What we refer to as our body clock is also known as circadian rhythms. These influence an organism's daily cycle of behavioral, physical and mental changes. The rhythms are generated within organisms and also in response to external stimuli, mainly light and darkness. They are found throughout the living world, from bacteria to plants, fungi to animals. In us humans, circadian rhythms are most noted in our sleep patterns. Understand your body clock and function more efficiently and effectively and also, sleep better.
To understand your body clock you have to realize there isn’t just a single clock but many inside your body. The master clock is located in your brain in the hypothalamus, and it acts like a conductor. It sends regular signals through your body at different times of the day.
These clocks are found in all our organs and body tissues, and are located in special cells. These cells are coordinated by the master clock in the brain.
Not only are there special cells act as clocks, but each individual cell has its own internal clock. Each cell, as a result, has the capacity to generate a 24-hour oscillation.
The theory is that the earliest cells may have developed both photosensitivity and circadian rhythms at the same time to avoid UV damage from the sun. That way, they could repair themselves at night.
You don’t even realize all this is happening, but your body clock does. Our internal clocks help us anticipate night and day, and letting the body know when to repair cells. The clock also helps our bodies anticipate summer and winter to prepare for the changes that happen during those seasons.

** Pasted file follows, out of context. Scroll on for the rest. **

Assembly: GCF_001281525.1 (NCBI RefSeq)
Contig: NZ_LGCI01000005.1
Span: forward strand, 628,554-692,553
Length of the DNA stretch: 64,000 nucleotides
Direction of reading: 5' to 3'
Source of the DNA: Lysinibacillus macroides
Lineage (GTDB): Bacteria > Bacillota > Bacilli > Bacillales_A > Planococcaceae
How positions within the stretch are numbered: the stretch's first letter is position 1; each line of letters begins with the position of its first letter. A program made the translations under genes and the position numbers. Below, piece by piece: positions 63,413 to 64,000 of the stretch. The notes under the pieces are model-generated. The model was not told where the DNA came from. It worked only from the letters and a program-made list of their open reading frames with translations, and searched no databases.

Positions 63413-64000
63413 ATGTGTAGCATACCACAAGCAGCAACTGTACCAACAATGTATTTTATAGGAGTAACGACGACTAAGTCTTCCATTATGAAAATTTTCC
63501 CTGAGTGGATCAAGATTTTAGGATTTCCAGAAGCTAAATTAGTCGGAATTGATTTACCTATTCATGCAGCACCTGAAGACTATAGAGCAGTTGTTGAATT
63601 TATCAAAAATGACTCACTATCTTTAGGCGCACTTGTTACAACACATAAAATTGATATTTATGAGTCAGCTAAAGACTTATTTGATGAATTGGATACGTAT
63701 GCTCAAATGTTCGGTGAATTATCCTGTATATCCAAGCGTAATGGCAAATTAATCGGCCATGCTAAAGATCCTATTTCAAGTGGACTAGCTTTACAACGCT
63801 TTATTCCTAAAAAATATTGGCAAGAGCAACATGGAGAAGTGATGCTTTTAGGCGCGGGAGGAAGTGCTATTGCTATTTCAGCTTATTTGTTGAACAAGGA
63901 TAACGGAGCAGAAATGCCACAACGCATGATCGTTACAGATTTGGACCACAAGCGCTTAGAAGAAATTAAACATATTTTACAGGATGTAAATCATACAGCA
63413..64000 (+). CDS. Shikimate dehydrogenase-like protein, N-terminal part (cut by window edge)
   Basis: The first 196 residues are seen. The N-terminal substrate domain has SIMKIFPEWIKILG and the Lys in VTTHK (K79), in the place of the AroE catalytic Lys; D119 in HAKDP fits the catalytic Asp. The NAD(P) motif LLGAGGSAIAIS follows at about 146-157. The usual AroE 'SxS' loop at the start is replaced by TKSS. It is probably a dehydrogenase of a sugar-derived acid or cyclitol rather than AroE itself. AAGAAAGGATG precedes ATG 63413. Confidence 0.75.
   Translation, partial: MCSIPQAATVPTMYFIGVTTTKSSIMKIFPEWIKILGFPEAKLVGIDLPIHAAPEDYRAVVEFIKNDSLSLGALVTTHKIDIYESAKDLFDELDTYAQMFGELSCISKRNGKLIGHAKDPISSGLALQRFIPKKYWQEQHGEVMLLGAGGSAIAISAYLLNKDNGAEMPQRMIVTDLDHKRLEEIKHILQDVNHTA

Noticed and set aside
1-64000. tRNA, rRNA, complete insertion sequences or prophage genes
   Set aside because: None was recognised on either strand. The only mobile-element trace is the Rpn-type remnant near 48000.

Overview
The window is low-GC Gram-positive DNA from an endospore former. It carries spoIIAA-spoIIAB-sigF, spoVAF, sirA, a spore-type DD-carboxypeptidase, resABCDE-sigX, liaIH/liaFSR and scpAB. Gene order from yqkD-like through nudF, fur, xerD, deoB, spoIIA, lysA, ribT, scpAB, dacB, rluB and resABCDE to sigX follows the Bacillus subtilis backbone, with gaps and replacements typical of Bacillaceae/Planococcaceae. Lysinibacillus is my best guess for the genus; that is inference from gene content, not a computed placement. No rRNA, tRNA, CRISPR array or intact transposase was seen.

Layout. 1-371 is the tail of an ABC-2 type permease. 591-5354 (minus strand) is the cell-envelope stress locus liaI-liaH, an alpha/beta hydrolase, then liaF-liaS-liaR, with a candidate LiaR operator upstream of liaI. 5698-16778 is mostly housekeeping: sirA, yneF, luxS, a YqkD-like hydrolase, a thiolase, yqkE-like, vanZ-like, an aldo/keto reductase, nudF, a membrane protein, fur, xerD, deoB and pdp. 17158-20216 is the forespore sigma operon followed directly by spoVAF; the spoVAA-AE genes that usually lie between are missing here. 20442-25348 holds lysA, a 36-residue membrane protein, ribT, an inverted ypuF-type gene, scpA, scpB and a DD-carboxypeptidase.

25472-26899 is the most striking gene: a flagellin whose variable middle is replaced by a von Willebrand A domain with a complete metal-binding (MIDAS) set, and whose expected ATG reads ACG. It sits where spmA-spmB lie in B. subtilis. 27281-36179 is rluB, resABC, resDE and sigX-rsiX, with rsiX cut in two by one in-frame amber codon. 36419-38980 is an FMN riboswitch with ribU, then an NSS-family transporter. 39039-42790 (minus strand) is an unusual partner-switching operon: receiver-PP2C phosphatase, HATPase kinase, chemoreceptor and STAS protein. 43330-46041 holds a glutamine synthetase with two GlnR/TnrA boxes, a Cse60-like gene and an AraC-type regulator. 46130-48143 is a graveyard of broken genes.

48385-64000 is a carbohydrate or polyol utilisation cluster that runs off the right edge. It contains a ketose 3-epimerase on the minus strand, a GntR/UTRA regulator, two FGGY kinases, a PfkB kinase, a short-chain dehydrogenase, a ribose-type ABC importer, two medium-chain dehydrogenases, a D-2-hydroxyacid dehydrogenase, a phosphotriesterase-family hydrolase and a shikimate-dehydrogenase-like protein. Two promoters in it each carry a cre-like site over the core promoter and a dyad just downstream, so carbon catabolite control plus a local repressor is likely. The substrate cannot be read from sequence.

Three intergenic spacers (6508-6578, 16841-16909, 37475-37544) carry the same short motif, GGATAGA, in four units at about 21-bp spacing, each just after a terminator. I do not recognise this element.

As the evening approaches, our bodies often start slowing down, and after a while it tells us it’s time to go to sleep, and the urge becomes almost irresistible. That’s the internal clock kicking in!
Humans aren’t the only creatures to have internal clocks. It’s believed that any organism that draws energy from sunlight also has a circadian rhythm. Even plants - experiments showed that the leaves of mimosas still opened and closed in the dark, following its own internal clock rather than the sun.
Not only do we have a 24-hour clock, but we also have one that responds to the seasons. As the nights grow longer, we tend to sleep more and perhaps gain a few pounds in preparation for winter. Bears hibernate, deer prepare to mate, and plants lose their leaves, all according to their internal clocks.
Our internal clocks become out of step if there is no light to regulate them. We have sensors in our eyes that detect light and send information to the part of our brain that keeps our body clocks on time.
Jet lag occurs because our internal clocks are on one time and our physical body is on another time. Your body and clock will eventually synchronize, but it sometimes takes a day or two.
People who work late shifts often experience social jet lag. The mismatch between their biological time and social time is a constant battle between when their body wants to wake up and when the alarm clock actually goes off. Some studies suggest that this could contribute to depression, obesity, heart disease and cancer.
As teenagers, the influx of hormones can delay the clock by as much as two hours. During our early adult and midlife years we tend to get up earlier. As we age, we need a little more sleep and may want to get up an hour later of go to bed earlier.
Researching this answered a few questions for me. I find it fascinating – the rhythm of life! How in tune with your body clock are you?
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